The Asóciacion de Recicladores de Bogotá (ARB), a waste pickers’ cooperative founded in the Colombian capital in 1990, helps members accumulate individual financial and human capital assets as well as social capital formed through a collective. ARB is supported by WIEGO, a global network of informal workers’ associations.

ARB’s transformative strategy started with capacity-building, challenging waste pickers’ self-perceptions and emphasizing their professional identity as environmentalists. Then the recyclers began a lengthy, ultimately successful mediation process with city authorities using marches, demonstrations and legal strategies to prevent multinational waste companies and politicians from banning informal recycling.

From land and housing loans to incremental upgrading: The Zimbabwe Homeless People’s Federation: For women the ownership of safe, secure housing is another priority asset, whether attained through top-down housing programmes or bottom-up contestation with local authorities. The Zimbabwe Homeless People’s Federation — together with their support NGO, Dialogue on Shelter — has been involved in the long-term process of acquiring such assets since the late 1990s.

As a member of Slum/Shack Dwellers International (SDI), the federation began by organizing women into small saving groups to collectively strengthen their financial assets. Today there are 1,300 such groups with 53,000 household members in 53 urban centres in Zimbabwe. Men are not excluded, but 80 percent are female members.

The federation then collectively negotiated with local government authorities in Zimbabwean cities to secure land to develop and upgrade housing. It first prioritized previously undeveloped sites, but the benefits accrued to better-off members. While individually empowering, this was not collectively transformative and left disadvantaged the lowest-income households, many headed by women.

Consequently, in cities such as Harare, Kariba and Bulawayo, the emphasis shifted to negotiations with local government authorities to upgrade existing low-income settlements, thereby reaching a much larger number. Over 12,000 families have now secured tenure rights, while since 2009 the federation has saved over USD 1 million and leveraged an additional USD 10 million.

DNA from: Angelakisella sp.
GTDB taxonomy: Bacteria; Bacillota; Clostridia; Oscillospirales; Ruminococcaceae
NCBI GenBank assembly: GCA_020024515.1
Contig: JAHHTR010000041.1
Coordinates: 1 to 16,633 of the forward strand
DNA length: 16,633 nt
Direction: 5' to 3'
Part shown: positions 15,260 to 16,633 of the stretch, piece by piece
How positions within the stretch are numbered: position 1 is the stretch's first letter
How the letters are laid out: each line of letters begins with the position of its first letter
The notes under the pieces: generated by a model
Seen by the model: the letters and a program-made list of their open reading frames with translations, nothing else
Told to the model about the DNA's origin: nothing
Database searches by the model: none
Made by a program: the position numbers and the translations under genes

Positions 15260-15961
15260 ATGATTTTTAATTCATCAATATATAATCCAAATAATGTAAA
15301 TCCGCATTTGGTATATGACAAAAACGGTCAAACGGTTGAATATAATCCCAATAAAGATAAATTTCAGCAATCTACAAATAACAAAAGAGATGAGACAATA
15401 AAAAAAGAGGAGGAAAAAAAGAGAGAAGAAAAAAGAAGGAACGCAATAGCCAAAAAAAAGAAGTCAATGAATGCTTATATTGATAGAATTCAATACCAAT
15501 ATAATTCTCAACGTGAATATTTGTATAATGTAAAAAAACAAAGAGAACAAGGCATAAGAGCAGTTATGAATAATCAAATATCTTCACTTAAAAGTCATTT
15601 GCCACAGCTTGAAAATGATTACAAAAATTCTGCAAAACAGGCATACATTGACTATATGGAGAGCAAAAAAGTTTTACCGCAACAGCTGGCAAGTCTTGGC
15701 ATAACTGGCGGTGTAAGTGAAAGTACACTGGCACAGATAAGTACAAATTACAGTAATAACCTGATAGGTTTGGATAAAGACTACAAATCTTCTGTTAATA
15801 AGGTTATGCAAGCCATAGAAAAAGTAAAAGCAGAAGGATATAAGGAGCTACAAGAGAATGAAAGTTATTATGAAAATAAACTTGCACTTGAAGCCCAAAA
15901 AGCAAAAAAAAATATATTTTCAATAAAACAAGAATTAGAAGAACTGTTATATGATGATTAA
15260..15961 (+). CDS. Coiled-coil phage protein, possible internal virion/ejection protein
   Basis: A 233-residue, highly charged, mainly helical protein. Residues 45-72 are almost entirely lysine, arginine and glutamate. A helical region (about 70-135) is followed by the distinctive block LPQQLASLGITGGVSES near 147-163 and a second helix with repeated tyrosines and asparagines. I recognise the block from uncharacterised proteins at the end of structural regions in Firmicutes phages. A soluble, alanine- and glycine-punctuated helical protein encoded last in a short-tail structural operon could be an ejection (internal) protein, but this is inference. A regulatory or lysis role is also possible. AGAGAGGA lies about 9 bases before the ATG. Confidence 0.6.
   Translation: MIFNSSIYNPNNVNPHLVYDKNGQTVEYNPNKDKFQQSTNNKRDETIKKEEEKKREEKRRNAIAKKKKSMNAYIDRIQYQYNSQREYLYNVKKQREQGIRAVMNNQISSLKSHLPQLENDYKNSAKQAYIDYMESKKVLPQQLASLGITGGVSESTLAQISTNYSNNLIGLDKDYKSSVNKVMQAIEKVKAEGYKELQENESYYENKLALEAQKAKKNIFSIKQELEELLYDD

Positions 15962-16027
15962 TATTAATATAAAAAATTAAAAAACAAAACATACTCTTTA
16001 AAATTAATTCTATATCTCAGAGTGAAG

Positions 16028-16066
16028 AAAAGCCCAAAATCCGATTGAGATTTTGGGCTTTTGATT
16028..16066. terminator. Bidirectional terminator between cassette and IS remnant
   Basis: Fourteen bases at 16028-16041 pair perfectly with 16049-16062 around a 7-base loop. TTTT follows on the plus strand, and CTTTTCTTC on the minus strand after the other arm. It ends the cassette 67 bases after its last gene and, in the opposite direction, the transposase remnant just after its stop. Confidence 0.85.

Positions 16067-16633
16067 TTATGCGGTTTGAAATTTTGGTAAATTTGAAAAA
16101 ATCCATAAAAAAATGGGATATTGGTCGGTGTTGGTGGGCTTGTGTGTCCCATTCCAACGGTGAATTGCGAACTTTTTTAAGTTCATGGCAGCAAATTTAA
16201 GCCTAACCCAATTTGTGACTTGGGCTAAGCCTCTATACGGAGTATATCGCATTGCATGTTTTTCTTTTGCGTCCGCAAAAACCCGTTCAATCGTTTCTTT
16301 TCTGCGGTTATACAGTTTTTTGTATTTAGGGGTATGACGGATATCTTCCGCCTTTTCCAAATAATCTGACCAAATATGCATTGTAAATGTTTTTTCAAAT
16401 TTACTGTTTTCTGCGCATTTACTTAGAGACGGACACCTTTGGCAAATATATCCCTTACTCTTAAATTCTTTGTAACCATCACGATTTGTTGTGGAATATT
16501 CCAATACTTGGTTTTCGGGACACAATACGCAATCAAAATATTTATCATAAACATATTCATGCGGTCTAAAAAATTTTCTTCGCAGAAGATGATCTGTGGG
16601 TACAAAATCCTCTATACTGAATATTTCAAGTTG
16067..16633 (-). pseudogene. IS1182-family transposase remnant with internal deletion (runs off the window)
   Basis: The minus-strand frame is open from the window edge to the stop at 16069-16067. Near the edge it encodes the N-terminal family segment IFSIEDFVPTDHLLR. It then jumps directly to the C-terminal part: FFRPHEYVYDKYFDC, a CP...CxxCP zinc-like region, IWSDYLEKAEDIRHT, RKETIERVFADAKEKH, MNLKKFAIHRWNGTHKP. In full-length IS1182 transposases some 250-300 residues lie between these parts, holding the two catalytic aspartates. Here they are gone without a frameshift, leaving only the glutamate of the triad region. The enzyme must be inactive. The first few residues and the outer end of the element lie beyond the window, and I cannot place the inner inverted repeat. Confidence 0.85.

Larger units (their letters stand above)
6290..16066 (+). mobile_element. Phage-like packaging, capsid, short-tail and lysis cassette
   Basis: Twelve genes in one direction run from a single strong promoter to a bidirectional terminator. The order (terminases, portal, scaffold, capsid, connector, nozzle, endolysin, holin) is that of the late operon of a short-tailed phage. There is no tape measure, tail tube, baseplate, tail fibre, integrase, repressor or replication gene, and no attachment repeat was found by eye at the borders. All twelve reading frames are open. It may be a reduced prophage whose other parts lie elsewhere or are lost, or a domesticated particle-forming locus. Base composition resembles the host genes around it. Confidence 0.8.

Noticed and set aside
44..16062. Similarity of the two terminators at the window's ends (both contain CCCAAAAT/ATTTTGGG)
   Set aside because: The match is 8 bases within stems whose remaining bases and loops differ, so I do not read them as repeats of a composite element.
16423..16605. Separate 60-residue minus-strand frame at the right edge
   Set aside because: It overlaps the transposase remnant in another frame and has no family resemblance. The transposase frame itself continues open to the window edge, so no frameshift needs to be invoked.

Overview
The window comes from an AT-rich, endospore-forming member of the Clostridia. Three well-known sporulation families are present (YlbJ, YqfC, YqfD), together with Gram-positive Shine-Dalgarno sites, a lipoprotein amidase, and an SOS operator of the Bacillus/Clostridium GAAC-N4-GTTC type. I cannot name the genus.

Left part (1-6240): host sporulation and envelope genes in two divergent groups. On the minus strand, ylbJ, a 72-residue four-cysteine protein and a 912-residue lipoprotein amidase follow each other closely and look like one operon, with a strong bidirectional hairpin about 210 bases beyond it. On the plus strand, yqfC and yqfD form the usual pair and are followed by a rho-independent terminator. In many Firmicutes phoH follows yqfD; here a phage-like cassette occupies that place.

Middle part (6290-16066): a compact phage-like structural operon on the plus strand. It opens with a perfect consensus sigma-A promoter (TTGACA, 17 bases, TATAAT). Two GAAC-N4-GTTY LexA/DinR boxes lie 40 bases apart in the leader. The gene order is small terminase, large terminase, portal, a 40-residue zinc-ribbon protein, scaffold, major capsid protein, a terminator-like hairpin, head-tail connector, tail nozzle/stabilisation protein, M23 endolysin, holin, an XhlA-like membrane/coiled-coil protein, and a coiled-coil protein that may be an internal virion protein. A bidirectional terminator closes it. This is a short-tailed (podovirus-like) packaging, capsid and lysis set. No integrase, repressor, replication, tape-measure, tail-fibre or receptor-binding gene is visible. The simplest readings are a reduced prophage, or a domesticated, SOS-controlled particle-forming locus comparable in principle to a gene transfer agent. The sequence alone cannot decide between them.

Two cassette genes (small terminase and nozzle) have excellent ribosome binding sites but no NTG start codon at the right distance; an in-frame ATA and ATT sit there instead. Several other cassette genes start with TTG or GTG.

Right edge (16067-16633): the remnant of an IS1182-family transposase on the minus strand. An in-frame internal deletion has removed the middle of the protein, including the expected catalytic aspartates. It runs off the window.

Formal, informal contributions

As we move closer to Habitat III, initiatives to contribute to the New Urban Agenda are intensifying through both formal “insider” meetings led by the Habitat III Secretariat and more informal “outsider” events. Is a transformative gender agenda achieved through its mainstreaming into the different stages preceding the New Urban Agenda, or is it through the numbers of women involved in this process? These two issues must not be conflated, but they can be mutually reinforcing.

“Only if the New Urban Agenda effectively identifies pathways that challenge the wider structural power dynamics that perpetuate gender inequality can it successfully promote more equitable, just cities.”

Contributions to Habitat III by formal initiatives: Two senior professional women head the New York-based Habitat III Bureau: Maryse Gautier of France and María Duarte from the conference host Ecuador.

Equally significant, just under half (45%) of the members of the Habitat III expert “policy units” are women. This appears to have contributed to the incorporation of language on gender equality and women’s needs into the policy papers that each of these units released in February.